Some argue that it is to prevent damage to buildings and people, whereas others say it perpetuates violences and antagonises protesters, repressing their legitimate right to protest.

Whether you agree or not with the fundamentals of the application or at very least the solution it attempts to rectify, it shows an increasingly determined effort to create and develop mobile applications based on user submissions. In this case, you can even find someone to take home with you after the kettle is lifted.

Topics: Mobility, Enterprise Software, Networking, Piracy, Security, Wi-Fi

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12 comments
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  • RE: How students used tech to beat protest police 'kettling' tactics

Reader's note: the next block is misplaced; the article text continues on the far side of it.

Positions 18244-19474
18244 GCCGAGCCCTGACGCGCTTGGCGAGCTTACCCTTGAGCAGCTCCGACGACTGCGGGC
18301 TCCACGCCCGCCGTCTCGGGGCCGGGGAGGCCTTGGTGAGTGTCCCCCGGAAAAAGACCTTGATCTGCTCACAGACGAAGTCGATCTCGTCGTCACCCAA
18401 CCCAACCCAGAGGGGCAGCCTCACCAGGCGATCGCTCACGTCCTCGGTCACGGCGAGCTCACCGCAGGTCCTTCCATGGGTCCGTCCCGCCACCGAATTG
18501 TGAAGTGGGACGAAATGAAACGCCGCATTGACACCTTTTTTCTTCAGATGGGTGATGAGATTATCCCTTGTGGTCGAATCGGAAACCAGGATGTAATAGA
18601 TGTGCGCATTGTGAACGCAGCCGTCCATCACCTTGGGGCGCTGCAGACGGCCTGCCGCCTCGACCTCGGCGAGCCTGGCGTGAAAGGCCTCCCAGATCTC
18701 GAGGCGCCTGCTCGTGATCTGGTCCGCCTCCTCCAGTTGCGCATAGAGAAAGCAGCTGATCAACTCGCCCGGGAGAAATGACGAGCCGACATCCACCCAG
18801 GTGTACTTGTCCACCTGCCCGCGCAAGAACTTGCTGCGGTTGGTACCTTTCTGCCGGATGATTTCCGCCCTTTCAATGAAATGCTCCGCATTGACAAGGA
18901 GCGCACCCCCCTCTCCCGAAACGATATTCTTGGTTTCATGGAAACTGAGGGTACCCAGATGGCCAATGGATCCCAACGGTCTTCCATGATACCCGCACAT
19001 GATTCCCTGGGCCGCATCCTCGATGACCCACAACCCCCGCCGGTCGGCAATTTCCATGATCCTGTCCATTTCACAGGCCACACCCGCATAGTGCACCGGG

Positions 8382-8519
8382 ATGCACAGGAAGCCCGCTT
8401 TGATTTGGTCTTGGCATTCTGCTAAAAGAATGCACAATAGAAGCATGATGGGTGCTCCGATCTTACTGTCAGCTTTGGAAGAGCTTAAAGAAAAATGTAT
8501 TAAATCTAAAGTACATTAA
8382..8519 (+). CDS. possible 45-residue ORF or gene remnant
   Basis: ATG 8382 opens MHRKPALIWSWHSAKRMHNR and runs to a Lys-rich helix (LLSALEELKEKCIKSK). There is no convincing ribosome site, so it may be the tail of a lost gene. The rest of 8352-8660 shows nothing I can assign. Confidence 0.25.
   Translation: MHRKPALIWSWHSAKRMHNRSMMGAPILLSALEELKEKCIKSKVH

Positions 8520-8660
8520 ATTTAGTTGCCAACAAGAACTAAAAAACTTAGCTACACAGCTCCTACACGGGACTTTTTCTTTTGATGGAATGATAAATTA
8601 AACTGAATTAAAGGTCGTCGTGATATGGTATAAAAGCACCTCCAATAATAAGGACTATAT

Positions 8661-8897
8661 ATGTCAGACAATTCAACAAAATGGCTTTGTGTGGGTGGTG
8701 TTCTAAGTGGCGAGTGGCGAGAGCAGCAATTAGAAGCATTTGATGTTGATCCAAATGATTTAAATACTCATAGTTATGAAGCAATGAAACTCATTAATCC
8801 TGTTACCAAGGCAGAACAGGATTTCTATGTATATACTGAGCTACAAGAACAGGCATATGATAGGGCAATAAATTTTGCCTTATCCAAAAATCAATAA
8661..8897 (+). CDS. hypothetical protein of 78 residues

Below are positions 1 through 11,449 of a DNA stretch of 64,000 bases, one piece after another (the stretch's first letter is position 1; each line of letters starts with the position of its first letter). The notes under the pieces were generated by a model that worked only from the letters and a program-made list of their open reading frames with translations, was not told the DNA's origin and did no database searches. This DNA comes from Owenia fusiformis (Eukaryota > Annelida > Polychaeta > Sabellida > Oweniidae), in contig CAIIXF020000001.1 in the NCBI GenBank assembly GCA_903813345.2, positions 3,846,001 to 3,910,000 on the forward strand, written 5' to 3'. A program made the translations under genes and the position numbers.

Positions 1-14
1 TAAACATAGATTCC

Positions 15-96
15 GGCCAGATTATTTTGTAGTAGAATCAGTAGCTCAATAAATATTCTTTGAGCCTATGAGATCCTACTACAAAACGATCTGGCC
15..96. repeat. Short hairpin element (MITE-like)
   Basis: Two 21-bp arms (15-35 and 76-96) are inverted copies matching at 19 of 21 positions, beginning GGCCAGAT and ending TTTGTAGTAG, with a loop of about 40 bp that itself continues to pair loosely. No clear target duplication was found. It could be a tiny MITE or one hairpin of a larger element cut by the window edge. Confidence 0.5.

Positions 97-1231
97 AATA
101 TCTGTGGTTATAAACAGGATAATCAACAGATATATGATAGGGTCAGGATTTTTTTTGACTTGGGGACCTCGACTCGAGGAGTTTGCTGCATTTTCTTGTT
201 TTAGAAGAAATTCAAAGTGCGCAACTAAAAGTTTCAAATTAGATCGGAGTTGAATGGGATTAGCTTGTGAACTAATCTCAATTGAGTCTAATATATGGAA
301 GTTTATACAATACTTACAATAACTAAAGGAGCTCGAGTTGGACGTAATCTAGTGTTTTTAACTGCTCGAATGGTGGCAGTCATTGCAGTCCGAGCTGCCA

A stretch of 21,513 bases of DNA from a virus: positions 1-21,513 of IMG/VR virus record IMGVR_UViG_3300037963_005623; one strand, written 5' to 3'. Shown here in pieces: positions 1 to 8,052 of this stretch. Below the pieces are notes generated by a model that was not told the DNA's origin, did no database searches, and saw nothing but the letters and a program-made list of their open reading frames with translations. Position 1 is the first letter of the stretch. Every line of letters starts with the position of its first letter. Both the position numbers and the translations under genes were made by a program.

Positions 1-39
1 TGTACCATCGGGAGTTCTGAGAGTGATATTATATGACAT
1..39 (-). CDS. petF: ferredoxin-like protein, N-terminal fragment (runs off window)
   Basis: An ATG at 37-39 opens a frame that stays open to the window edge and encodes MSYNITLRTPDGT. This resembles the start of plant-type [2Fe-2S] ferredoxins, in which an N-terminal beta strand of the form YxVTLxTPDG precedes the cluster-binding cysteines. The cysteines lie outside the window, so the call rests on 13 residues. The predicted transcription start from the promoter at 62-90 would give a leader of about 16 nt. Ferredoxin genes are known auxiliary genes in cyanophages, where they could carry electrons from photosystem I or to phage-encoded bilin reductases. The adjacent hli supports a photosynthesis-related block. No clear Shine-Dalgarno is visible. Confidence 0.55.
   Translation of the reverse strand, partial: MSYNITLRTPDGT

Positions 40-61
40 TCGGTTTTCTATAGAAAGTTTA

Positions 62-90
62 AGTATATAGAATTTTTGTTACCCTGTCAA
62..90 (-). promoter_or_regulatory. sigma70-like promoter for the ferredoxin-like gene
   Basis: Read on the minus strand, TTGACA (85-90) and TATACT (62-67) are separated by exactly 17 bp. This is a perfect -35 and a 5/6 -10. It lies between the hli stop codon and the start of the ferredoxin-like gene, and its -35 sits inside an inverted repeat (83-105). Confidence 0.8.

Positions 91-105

It would seem that false entries could be generated by authorities to help disrupt this app. Not sure how much effort would be needed to accomplish that goal, but it does seem possible.
    ejhonda
  • RE: How students used tech to beat protest police 'kettling' tactics

    Users should be aware that this, in itself (giving information on location of police activity) is illegal in many states. In others, they may be charged with conspiracy, and even organized crime! This one is a BAD idea!
    rphunter42
  • Their right to protest?!

    Where is that in their Constitution? It isn't even in our Constitution, and this is Egypt we're talking about. Free speech and assembly are not the same thing as bringing a campus, which is private property, or a city, which is a mixture of public and many pieces of private property, to its knees with what amount to a corporeal DDoS attack. Our forefathers rebelled at not having representation, remember? Not having an avenue for making your wishes known, protest becomes the only recourse. But, we have representation now. We just need to use it. They haven't really had representation, but it's been better than most nations in that part of the world.